Feel the surge?

  8. 8 8 Thomas Bayes
  9. 9 9 Cos

    Aren’t you being dishonest here? Isn’t this similar to the deception you criticized the AFL-CIO for recently?

    Look at Krugman’s post, and it’s pretty clear he’s debunking a claim that spending surged under Obama showing that spending growth has remained steady for about five years, and even slowed down slightly last year – the opposite of “surged”.

    If you look further, you can see that in context of the column he’s defending and the criticism of that column that this post is a response to, the graph in question makes the point he intended to make.

    “Consider, in particular, one fact that might surprise you: The total number of government workers in America has been falling, not rising, under Mr. Obama. A small increase in federal employment was swamped by sharp declines at the state and local level — most notably, by layoffs of schoolteachers. Total government payrolls have fallen by more than 350,000 since January 2009.

    Now, direct employment isn’t a perfect measure of the government’s size, since the government also employs workers indirectly when it buys goods and services from the private sector. And government purchases of goods and services have gone up. But adjusted for inflation, they rose only 3 percent over the last two years — a pace slower than that of the previous two years, and slower than the economy’s normal rate of growth.

    So as I said, the big government expansion everyone talks about never happened.”

  10. 10 10 Harold

    Is the difference federal vs. total govt (state plus federal)? This line from Krugman might explain the difference between the two sets of figures:
    “So states and cities, which can’t run large deficits, were forced into drastic spending cuts, more than offsetting the modest increase at the federal level.”

  11. 11 11 Benkyou Burito

    Krugman is using BEA numbers for total government expenditures. I like to the table in my earlier post.

    It’s interesting to see the Steven pulls 4 years out of his hat to compare spending levels. 4 years ago we were at an uncharacteristically low level of government spending considering the long term trend.

    Obama has had lower than average spending growth every quarter except for his first, when massive short-term spending was needed to address the financial crisis.

  12. 12 12 Cornelius McFudgemuffin

    If you look with your eyes you will notice the chart only goes up about one and a half centimeters. That is hardly a stimulus at all. Seriously, you all have to learn as much maths as me.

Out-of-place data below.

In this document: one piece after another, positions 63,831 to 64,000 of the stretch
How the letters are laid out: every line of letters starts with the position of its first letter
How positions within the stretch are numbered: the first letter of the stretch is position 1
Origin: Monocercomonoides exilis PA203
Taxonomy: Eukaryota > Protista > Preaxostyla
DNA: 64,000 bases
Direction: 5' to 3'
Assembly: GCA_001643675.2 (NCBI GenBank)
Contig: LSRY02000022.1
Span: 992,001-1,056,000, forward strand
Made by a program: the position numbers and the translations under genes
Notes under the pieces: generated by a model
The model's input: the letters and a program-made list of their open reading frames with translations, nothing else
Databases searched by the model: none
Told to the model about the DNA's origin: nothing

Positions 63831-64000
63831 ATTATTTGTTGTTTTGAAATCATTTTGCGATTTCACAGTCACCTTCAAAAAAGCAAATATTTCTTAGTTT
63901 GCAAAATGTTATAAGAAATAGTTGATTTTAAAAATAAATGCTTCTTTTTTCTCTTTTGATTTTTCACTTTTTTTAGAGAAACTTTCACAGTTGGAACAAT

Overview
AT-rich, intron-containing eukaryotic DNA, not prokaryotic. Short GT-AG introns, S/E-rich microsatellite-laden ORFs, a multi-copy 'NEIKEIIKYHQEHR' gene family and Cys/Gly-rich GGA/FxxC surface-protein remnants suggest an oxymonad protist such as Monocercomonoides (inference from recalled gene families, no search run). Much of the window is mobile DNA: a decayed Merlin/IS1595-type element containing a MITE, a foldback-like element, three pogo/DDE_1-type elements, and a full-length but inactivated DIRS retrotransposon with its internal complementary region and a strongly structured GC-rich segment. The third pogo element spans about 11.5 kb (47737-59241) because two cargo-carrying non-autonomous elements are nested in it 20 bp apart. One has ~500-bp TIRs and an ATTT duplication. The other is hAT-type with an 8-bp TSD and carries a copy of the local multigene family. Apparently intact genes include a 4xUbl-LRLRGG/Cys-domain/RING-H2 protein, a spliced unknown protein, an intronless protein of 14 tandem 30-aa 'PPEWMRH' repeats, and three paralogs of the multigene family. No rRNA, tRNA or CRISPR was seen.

13. 13 13 Seth

    Krugman offers this in response to the apparent surge on the spending as % of GDP chart:

    “Yes, that’s right: it’s what happens when you divide by GDP in a time of terrible economic performance.”

    This doesn’t compel me to believe that spending as a % of GDP is not relevant.

  14. 14 14 Ken B

    “But surge denotes a rapid or sudden increase.” Surge implies sudden only in an electrical context. Waves and flood-tides surge and can do so relentlessly. (English is full of traps for the unwary). The context here strongly suggests to me the surging flood-tide analogy so Burrito seems off the mark here.

    The point at tissue is not has spending surged but does a graph showing a 25% rise in a short period disprove a surge. I’m guessing if your blood pressure, your mortgage payment, or your weight went up that fast you would be laughed at for saying “surge, what surge, look at this chart.”

  15. 15 15 Brian Moore

    Ben is totally right:

    “The real scandal is that he zeroed the Y axis of the second graph to make the spending increase look smaller while not zeroing the Y axis of the first graph.”

    Yeah, this is 100% not kosher on Krugman’s part. You cannot resize the Y axis and then visually compare both graphs. If you actually look at the % increase in each graph, the 2nd actually shows a HIGHER increase than the first. Krugman has “refuted” his critics by finding a graph that actually shows a higher relative increase in gov spending…

  1. 1 Feeling the Surge at Steven Landsburg | The Big Questions: Tackling the Problems of Philosophy with Ideas from Mathematics, Economics, and Physics
  2. 2 Weekend Roundup at Steven Landsburg | The Big Questions: Tackling the Problems of Philosophy with Ideas from Mathematics, Economics, and Physics
  3. 3 Some Links
  4. 4 大波を感じる by Steven Landsburg – 道草
Comments are currently closed.